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Handbook for Library Trustees of New York State (2023 Edition)

Content from the latest edition of the Trustee Handbook.


New York State law, similar to most other states, provides a variety of mechanisms for taxing jurisdictions such as counties, towns, and school districts  to receive payments for government services from otherwise tax-exempt entities. These payments in lieu of taxes - commonly referred to as "PILOTS" - are often the result of individual negotiations between the lead taxing jurisdiction and the tax-exempt organization. Such arrangements may vary greatly in detail from one situation and region to the next. Quite often public libraries have been overlooked in such negotiations or, in some cases, do not receive funds meant to be passed through to them by another taxing jurisdiction. 

Types of PILOT arrangements

One of the most common types of PILOT programs is between the federal government and local governments to lessen the impact of the cost of services provided to a federal institution. Ironically, state institutions, such as SUNY, often make little or no payments to local jurisdictions, though they may require significant services such as fire protection and educational services for the families living in on-campus graduate housing.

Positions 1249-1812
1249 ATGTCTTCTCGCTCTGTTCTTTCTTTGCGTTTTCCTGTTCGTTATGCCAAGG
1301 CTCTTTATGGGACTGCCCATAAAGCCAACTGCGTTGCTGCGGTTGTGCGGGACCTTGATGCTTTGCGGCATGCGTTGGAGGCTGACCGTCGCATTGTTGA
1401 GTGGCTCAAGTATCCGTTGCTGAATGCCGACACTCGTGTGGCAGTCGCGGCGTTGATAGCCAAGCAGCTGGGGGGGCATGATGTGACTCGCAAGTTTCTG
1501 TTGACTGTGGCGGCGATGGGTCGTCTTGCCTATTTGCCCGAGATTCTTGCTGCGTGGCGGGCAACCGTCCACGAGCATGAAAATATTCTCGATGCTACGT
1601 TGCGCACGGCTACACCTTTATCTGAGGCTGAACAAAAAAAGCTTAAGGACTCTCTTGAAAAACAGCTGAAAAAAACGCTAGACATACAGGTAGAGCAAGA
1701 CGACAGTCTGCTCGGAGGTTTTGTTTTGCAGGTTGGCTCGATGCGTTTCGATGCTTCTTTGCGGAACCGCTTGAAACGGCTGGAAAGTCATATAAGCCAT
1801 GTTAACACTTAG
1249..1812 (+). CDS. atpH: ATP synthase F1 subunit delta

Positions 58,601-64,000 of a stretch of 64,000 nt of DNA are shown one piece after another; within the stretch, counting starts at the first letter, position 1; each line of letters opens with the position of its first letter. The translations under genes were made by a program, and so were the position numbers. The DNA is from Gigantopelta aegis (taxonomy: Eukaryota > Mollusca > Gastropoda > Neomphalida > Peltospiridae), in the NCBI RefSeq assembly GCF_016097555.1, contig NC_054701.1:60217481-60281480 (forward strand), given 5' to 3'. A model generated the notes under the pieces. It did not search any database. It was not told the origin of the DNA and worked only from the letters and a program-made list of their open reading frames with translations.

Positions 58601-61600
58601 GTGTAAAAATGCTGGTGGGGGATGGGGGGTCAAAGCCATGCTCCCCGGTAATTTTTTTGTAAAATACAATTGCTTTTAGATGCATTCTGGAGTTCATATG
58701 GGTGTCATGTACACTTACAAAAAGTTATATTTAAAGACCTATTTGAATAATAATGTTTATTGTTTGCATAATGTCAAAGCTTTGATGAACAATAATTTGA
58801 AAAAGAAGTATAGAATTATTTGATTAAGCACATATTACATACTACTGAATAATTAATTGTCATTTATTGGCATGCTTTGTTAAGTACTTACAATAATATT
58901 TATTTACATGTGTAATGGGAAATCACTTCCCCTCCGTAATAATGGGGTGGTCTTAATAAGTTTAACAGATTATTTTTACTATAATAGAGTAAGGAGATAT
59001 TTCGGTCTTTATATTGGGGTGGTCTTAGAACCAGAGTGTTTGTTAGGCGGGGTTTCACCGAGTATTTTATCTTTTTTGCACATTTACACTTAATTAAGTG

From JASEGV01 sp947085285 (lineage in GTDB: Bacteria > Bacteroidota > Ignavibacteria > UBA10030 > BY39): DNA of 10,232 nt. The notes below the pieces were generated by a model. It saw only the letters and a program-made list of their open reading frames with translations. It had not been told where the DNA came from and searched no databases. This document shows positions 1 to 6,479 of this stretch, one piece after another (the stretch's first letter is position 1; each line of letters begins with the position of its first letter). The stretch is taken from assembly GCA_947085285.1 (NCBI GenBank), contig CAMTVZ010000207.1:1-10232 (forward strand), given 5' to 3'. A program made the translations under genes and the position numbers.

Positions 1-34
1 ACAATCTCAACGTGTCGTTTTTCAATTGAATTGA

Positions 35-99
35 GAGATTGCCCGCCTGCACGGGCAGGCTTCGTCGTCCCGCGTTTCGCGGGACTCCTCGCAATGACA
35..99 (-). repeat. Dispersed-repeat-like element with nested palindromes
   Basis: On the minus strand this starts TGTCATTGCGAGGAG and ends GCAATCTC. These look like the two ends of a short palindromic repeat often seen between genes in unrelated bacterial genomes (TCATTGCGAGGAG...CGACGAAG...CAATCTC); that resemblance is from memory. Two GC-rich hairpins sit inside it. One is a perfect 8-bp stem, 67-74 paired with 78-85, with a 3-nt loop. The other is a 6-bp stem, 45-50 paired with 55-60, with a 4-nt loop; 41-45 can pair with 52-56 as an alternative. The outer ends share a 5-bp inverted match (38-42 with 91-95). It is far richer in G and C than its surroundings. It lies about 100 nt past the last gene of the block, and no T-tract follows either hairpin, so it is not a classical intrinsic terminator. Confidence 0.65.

Several special types of facilities are also exempt from real estate taxes, including airports, nuclear generating facilities and other public service facilities governed by governmentally established authorities. However, the owner or public authority holding title to these facilities is required to make PILOTs to local jurisdictions based on the taxable value of the property prior to the granting of the tax exemption. Likewise, businesses located on these properties, particularly within an airport, are also liable for such payments. Although these properties are no longer considered on the tax rolls, such PILOTs can make up a substantial revenue stream for the local taxing jurisdictions.

Industrial Development Agencies

PILOT payments negotiated through Industrial Development Agencies (IDAs) in New York are particularly troublesome for libraries. The practice of enticing new businesses or encouraging the expansion of existing corporate or industrial facilities to a locality through tax incentives is widespread throughout the country. Authorization for PILOT agreements by NYS IDAs is found in NYS General Municipal Law Section 874.